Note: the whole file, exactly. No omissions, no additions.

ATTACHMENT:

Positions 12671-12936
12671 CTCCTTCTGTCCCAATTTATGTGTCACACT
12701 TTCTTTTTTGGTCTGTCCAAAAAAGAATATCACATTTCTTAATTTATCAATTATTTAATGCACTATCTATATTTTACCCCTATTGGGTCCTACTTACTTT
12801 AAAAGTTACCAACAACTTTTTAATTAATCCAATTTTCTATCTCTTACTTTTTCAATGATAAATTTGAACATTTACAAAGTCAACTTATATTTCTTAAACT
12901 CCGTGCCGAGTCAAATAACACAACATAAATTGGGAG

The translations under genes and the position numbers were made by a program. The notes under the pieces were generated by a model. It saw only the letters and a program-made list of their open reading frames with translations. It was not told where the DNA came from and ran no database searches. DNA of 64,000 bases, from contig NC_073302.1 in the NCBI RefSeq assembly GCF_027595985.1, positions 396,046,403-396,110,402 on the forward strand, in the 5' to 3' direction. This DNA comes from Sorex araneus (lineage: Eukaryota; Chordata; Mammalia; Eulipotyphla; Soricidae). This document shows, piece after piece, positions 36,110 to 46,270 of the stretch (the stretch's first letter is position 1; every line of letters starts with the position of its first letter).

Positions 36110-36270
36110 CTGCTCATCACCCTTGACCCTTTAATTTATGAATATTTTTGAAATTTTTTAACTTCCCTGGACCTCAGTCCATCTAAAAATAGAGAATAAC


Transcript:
Positions 12671-12936
12671 CTCCTTCTGTCCCAATTTATGTGTCACACT
12701 TTCTTTTTTGGTCTGTCCAAAAAAGAATATCACATTTCTTAATTTATCAATTATTTAATGCACTATCTATATTTTACCCCTATTGGGTCCTACTTACTTT
12801 AAAAGTTACCAACAACTTTTTAATTAATCCAATTTTCTATCTCTTACTTTTTCAATGATAAATTTGAACATTTACAAAGTCAACTTATATTTCTTAAACT
12901 CCGTGCCGAGTCAAATAACACAACATAAATTGGGAG

The translations under genes and the position numbers were made by a program. The notes under the pieces were generated by a model. It saw only the letters and a program-made list of their open reading frames with translations. It was not told where the DNA came from and ran no database searches. DNA of 64,000 bases, from contig NC_073302.1 in the NCBI RefSeq assembly GCF_027595985.1, positions 396,046,403-396,110,402 on the forward strand, in the 5' to 3' direction. This DNA comes from Sorex araneus (lineage: Eukaryota; Chordata; Mammalia; Eulipotyphla; Soricidae). This document shows, piece after piece, positions 36,110 to 46,270 of the stretch (the stretch's first letter is position 1; every line of letters starts with the position of its first letter).

Positions 36110-36270
36110 CTGCTCATCACCCTTGACCCTTTAATTTATGAATATTTTTGAAATTTTTTAACTTCCCTGGACCTCAGTCCATCTAAAAATAGAGAATAAC